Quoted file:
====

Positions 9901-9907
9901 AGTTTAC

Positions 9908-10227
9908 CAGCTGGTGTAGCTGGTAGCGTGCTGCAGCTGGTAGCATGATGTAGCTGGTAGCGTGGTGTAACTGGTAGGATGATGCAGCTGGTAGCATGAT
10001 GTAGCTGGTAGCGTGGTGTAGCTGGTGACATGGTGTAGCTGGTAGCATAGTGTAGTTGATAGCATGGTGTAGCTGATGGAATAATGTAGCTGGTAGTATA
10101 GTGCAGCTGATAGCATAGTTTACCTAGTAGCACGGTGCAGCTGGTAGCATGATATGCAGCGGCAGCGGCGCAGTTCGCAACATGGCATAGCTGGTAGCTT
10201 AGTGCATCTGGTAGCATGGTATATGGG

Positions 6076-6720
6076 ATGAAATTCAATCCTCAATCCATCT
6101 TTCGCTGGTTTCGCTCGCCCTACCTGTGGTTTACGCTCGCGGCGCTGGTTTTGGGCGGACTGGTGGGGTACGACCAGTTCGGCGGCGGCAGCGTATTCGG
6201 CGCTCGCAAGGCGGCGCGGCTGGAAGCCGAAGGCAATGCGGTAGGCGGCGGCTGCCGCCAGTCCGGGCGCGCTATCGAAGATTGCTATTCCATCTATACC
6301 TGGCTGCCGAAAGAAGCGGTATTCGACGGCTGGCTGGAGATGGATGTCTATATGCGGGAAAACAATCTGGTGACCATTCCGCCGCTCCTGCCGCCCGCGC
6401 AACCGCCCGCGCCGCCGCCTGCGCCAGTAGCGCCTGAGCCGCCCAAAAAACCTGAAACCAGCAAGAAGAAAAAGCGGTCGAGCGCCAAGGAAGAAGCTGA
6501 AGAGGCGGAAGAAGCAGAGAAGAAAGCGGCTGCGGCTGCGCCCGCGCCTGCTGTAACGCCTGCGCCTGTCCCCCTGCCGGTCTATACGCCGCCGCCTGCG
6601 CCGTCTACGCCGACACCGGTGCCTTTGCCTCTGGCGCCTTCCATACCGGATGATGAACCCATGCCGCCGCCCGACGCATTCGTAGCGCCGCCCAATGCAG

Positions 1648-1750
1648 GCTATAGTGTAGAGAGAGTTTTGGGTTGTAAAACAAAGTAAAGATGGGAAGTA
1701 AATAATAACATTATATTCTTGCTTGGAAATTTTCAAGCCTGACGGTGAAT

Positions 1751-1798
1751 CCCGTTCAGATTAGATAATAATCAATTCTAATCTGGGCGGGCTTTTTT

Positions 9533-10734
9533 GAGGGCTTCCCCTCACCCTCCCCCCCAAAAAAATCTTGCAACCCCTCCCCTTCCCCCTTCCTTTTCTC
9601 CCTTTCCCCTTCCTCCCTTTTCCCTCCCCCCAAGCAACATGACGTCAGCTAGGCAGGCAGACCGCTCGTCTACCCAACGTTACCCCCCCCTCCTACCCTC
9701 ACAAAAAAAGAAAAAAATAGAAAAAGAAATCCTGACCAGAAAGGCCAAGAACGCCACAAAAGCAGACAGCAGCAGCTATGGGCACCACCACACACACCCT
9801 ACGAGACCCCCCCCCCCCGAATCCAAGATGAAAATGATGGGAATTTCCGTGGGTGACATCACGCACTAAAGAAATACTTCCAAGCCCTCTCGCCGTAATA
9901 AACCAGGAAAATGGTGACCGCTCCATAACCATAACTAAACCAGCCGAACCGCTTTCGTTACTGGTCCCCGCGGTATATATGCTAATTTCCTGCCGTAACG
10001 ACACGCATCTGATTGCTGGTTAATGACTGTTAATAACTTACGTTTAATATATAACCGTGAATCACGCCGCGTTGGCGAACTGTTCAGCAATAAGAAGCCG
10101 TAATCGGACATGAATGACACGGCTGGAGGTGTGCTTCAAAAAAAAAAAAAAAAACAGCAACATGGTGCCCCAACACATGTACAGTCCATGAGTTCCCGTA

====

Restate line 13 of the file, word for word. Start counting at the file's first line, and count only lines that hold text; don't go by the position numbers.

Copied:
6401 AACCGCCCGCGCCGCCGCCTGCGCCAGTAGCGCCTGAGCCGCCCAAAAAACCTGAAACCAGCAAGAAGAAAAAGCGGTCGAGCGCCAAGGAAGAAGCTGA